• Kudos to writer Ritesh Shah for maintaining such sensitivity while writing the screenplay of the film.

    Watching this film should definitely be on your to-do list for the weekend. 

  • While many young directors brag about their debut with a star actor, Raam Reddy is a perfect example of a top class debut director.

  • By the end of this film, you can be assured that you will have a few more ‘things to do’ on your bucket list.

  • The film is largely a run-down version of the other films that have drawn from the lives of the Bhatts, but it in the last five minutes, director Mohit Suri surprises you with a coherent and dramatic conclusion that strings together stray pieces of the story to form a clear, pretty picture. Too bad the only good part lasts for not more than three minutes, but for its worth, it does give a fitting closure to what seems unfinished business, as the title suggests.

  • Earnest, but clichéd…a bold attempt and some very good performances by the lead cast may make it worth your while.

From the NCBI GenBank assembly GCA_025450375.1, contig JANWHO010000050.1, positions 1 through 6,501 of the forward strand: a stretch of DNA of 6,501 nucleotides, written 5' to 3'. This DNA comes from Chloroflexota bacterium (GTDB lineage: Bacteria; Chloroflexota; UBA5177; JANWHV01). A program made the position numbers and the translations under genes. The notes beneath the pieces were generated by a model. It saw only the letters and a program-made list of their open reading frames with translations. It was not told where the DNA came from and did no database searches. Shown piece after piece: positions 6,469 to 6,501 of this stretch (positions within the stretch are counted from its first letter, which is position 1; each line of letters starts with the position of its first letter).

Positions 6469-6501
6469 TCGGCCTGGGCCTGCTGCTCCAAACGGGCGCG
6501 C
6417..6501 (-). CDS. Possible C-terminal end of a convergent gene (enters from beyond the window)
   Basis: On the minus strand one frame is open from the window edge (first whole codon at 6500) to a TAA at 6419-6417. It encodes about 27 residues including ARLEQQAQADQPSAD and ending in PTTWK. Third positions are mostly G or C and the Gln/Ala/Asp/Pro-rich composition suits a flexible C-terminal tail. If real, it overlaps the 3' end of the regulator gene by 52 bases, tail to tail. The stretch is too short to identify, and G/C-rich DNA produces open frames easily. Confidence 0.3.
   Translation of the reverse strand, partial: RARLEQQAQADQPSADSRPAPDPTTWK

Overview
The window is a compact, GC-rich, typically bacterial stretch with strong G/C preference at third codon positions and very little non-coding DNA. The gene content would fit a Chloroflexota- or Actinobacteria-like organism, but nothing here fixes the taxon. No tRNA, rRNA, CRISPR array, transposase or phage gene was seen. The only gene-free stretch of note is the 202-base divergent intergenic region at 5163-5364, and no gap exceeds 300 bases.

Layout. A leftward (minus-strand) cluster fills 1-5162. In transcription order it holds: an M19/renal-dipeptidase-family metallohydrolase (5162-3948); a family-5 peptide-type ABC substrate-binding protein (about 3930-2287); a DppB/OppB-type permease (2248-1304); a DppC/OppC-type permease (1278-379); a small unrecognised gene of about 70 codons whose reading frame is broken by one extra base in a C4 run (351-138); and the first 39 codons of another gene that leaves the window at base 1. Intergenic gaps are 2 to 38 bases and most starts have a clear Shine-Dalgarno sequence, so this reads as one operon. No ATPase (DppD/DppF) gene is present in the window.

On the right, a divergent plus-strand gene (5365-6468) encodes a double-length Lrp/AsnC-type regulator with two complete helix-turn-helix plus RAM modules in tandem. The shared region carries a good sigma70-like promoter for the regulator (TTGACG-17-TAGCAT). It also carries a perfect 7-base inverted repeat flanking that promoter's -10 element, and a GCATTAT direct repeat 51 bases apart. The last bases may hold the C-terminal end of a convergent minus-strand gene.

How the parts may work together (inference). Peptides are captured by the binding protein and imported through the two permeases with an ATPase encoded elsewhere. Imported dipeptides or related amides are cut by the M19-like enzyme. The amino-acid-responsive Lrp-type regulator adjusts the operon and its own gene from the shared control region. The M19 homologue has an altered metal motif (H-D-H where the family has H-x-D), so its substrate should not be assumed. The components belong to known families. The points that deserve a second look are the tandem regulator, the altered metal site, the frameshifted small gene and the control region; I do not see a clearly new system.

• Though it is a usual love story, director Jeevan has attempted a different screenplay and the settings are also new. But, a sense of déjà vu sets in down the lane, which cannot be conflicted.

  • It is nothing more than one long, excruciating yawn…

  • Most important, the pacing is snappy. It may sound like a backhanded compliment to praise this sometimes cheesy movie for never taking itself too seriously, but in a summer of bloated spectacles, this modesty should not be underestimated.

  • The humour is deadpan, the lines crisp, the characters are random and together they make it work in a very refreshing fashion. Anderson deserves full credit for being true to his oeuvre, and giving the audience what they expect of him. You must watch this movie for both Fiennes and Anderson, and for a lesson in the film watching experience itself. It doesn’t pander to audience whims but instead is an honest attempt at being bizarre. And you what? It works.

  • It’s gotten to be a very familiar ploy in Hollywood to remake previously light, cheesy entertainments with well-crafted, heavy grandiosity. So if there’s a failing of ‘Apes,’ it’s that it feels like yet another manufactured franchise. Talented people like Reeves and Serkis are brought in like HGTV fixer-uppers to restore mossy pop-culture properties.

    But, alas, they’re very good at it.

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